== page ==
What If the Other Driver Was Texting During a Car Accident?

Texting and driving, as well as other types of cellphone use, are serious hazards for drivers, bicyclists and pedestrians. A driver who is texting behind the wheel cannot dedicate 100% of his or her attention to the road. This can lead to preventable collisions and serious injuries, such as bone breaks, concussions, spinal cord injuries and organ damage. Driver distraction took 2,841 lives in the US in one year alone. If you suspect the other driver in your accident of texting and driving, exercise your rights with help from an attorney.

Texting and Driving Is a Prevalent Problem

 Texting and driving is one of the riskiest things a driver can do. It is the worst type of driver distraction – as well as the one that occurs the most often. Texting requires a driver’s eyes, hands and mind. Removing visual, manual and cognitive attention from the road can make it impossible for a driver to safely control a motor vehicle. Many drivers falsely believe they can multitask when, in reality, texting and driving can inhibit a driver’s abilities in many ways.

  • Delayed reflexes
  • Slower reaction times
  • Failure to keep a proper lookout
  • Missed stop signs and red lights
  • Broken roadway rules
  • Speeding without noticing
  • Tailgating/following too closely
  • Missed exits or turns
  • Rolling through crosswalks
  • Ignored rights-of-way

 Massachusetts banned texting and driving as of February 23, 2020. This law makes it an offense to use any electronic device if it is not in hands-free mode. Violating this law could lead to a fine of $100 to $500 depending on the number of offenses. A driver who texts and drives could also face civil liability for causing a car accident. If you get into an auto accident and suspect the other driver of texting and driving, you may be able to bring a claim to damages.

How to Prove a Texting and Driving Accident

 In Massachusetts, you do not need to deal with fault if you only have minor injuries from a car accident. Minor accidents will utilize the state’s no-fault laws, meaning you will seek benefits from your insurance provider without needing to prove the other driver’s fault. If, however, your injuries are serious, you or your car accident lawyer will need to prove the other driver was at fault for texting and driving.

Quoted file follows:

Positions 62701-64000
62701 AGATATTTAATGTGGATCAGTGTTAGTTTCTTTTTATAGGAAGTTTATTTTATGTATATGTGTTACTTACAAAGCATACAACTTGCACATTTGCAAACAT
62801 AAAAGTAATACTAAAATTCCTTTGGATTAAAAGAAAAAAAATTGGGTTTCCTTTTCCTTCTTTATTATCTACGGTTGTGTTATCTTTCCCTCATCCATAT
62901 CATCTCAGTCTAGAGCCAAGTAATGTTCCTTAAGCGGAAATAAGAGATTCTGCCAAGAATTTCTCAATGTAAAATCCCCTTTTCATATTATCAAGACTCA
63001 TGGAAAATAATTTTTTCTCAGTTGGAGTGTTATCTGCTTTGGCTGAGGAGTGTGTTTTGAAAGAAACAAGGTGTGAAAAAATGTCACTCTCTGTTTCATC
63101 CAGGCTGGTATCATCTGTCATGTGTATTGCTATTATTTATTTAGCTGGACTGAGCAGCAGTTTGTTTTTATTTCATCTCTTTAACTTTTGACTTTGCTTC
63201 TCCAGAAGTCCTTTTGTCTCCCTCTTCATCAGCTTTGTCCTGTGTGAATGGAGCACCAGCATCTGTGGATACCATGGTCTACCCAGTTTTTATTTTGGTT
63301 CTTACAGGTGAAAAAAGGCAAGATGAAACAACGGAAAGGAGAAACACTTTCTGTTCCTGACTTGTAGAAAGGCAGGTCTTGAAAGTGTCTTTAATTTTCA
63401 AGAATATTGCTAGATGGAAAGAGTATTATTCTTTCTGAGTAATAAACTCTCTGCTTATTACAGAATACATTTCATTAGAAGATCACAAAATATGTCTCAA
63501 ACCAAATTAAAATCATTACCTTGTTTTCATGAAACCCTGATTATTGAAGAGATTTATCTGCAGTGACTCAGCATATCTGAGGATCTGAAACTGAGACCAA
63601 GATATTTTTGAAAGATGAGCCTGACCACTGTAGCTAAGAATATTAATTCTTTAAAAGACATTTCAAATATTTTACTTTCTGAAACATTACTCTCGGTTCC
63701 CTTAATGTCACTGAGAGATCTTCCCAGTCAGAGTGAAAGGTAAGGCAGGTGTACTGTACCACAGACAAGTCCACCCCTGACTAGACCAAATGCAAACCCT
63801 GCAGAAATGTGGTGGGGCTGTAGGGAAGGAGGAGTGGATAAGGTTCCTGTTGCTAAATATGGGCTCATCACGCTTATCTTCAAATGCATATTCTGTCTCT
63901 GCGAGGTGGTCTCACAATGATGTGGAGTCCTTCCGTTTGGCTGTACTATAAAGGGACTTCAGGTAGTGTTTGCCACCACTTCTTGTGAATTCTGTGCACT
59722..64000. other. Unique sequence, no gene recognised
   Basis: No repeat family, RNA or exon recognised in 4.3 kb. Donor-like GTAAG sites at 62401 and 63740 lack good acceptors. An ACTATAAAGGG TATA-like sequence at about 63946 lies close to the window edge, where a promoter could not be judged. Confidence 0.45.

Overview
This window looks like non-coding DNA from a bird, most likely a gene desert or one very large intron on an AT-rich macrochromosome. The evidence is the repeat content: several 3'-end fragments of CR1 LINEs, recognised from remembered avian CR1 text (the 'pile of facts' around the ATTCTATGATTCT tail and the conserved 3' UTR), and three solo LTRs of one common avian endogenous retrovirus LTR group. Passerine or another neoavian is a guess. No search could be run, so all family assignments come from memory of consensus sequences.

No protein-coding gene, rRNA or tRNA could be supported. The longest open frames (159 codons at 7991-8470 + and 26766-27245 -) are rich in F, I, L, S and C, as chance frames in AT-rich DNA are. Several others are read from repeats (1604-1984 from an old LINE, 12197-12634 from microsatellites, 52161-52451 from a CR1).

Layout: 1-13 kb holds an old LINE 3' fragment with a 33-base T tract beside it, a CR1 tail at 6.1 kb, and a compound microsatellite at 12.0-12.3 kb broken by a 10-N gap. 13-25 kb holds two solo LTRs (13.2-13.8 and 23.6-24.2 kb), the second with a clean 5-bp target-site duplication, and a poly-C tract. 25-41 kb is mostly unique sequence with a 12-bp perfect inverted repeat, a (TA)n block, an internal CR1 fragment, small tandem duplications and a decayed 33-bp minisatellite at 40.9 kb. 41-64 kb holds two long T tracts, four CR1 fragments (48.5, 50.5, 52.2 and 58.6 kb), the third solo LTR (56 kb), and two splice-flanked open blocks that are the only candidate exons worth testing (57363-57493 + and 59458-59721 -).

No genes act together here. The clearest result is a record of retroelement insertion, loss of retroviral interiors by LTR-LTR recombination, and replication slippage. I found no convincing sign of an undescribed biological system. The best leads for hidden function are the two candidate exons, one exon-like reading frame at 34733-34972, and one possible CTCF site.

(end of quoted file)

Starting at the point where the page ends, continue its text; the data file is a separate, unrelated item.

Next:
• Cellphone records. With a lawyer’s assistance, you could subpoena the other driver’s cellphone records to find out if he or she was texting before the accident. Cellphone records can track texts, calls, pictures, videos and social media activity around the time of the crash.
  • Eyewitness statements. Eyewitnesses at the scene of the crash may have information about what the driver was doing before the accident. Someone may have seen the driver with a handheld cellphone in the minutes before the accident, for example.
  • Crash evidence. Investigators and accident reconstructionists can examine the damage to both vehicles and the scene of the accident to piece together what happened. Evidence such as no brake marks and the speed of the crash could demonstrate the other driver’s distraction.
  • Police reports. Call 911 immediately after a car accident in Boston. The police can investigate and help you gather evidence of the other driver’s fault. If an officer cites the other driver for cellphone use or reckless driving, you could use this as evidence.

 A Boston car accident lawyer can help you prove a distracted driving case. If you win a civil claim against the at-fault driver, his or her insurance company may have to pay for your medical bills, vehicle repairs, lost wages and other damages. A successful texting and driving lawsuit could compensate you for many economic and noneconomic losses. Speak to an attorney as soon as possible after an accident with a distracted driver for assistance.

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